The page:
10th Apr 2019
The first blog post in this section on Trusts looked at the three basic parties to a Trust: the Settlor, the Trustee, and the Beneficiary. The second looked at when a Trust begins. This post focuses on property issues in setting up Trusts.
The Property Part of a Trust
Using the perspective of the first blog post: the Settlor contributes property to the Trust, the Trustee manages the property in the Trust, and the Beneficiary receives benefit from the property in Trust. The property in Trust is called the “res” – or sometimes the principal or estate or fund or other similar terms.
A Trust is Like a Cup
Often when I visit with clients, one of these handsome cups is on the table (come see me if you want one!), and it can serve as a good illustration of this aspect of a trust. Trusts work on the property that is inside them.
A cup can be a gold goblet or a dixie cup, but unless it has water inside it, it does not “work” and is not very useful. This is the same with Trusts. They can be revocable or irrevocable, living or testamentary, long or short, relatively complex or relatively simple. But if they do not have property in them, they do not “work” and are not very useful.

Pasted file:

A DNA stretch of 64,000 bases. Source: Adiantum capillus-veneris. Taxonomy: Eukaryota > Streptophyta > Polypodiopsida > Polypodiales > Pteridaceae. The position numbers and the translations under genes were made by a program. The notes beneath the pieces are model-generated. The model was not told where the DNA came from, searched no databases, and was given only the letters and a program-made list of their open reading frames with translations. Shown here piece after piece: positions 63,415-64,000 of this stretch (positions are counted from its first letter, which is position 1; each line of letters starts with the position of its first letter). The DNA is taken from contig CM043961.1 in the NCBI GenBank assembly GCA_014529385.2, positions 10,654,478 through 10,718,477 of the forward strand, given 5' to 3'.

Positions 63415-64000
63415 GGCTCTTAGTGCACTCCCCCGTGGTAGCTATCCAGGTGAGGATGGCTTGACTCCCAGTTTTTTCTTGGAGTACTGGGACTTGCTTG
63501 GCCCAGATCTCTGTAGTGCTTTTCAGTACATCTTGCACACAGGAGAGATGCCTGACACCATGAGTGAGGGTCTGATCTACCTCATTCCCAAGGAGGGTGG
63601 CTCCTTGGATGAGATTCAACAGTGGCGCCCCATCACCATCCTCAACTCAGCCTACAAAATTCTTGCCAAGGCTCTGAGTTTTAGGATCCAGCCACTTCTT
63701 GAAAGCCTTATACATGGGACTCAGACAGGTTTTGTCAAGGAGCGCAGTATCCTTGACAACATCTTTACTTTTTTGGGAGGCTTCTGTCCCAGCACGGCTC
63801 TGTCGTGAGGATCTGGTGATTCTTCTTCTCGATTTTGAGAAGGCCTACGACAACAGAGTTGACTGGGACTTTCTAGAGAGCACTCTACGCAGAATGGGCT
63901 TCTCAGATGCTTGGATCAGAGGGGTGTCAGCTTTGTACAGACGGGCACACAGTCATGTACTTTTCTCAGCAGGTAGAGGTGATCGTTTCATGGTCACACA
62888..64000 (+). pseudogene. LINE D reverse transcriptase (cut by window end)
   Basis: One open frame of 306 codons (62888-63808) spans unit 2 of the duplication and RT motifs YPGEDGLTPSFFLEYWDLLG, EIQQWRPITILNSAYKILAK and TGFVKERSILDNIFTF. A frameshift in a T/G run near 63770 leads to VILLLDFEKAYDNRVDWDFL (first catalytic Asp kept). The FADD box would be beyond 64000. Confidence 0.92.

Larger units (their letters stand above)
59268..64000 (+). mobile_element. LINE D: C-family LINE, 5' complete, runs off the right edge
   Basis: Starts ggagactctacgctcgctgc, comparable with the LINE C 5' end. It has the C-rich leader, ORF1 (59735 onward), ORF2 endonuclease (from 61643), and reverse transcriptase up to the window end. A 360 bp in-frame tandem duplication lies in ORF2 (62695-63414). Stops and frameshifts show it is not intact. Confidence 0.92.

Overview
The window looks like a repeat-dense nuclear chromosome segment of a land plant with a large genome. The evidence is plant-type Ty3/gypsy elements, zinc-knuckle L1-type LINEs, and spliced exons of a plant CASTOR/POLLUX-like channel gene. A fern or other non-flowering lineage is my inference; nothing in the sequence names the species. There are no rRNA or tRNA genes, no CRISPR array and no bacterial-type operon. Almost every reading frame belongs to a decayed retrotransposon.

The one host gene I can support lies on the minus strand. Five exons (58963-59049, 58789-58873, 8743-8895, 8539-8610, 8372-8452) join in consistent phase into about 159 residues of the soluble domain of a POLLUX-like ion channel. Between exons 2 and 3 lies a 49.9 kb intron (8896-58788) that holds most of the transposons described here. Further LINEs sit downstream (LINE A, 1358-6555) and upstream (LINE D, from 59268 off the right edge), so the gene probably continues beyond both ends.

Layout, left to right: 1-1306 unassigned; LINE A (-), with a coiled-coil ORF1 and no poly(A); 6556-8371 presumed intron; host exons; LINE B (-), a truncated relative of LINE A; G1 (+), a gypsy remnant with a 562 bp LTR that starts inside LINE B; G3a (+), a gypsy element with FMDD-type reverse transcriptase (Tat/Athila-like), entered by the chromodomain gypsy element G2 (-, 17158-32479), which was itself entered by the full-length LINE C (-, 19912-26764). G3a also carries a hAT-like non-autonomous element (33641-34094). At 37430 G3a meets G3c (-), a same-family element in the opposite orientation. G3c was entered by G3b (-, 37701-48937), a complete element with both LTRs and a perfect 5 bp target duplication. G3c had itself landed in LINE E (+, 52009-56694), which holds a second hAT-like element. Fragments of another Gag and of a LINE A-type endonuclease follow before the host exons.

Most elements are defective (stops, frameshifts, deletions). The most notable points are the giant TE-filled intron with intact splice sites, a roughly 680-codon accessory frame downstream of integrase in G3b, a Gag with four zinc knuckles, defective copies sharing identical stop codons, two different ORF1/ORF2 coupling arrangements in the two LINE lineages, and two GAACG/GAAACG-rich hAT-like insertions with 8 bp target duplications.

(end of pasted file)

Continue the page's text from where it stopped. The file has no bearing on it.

Funding is the term for making sure there is property inside a Trust. This can happen in a number of ways: deeds, bills of sale, retitling assets, decrees, etc. But it is key that funding happens.
I have the unfortunate task of routinely having to tell clients that they have a Trust document or agreement – but not property inside it. Which is like having a cup with no water inside. It is often too late to do funding if the settlor or creator of the trust is deceased. And in that case, there is usually extra expense and hassle, at least, and often other complications such as their estate plan not working how they intended or a fight.
If our office may be of assistance to you in these areas, do not hesitate to contact us at (580) 338-6503 or at email@example.com or using any of our contact information in the profile. You can also visit www.fieldandhicks.com for more information.
This blog contains general information and the opinions of the author – not legal advice; you should seek the advice of competent counsel (attorney/lawyer) when considering any legal issues.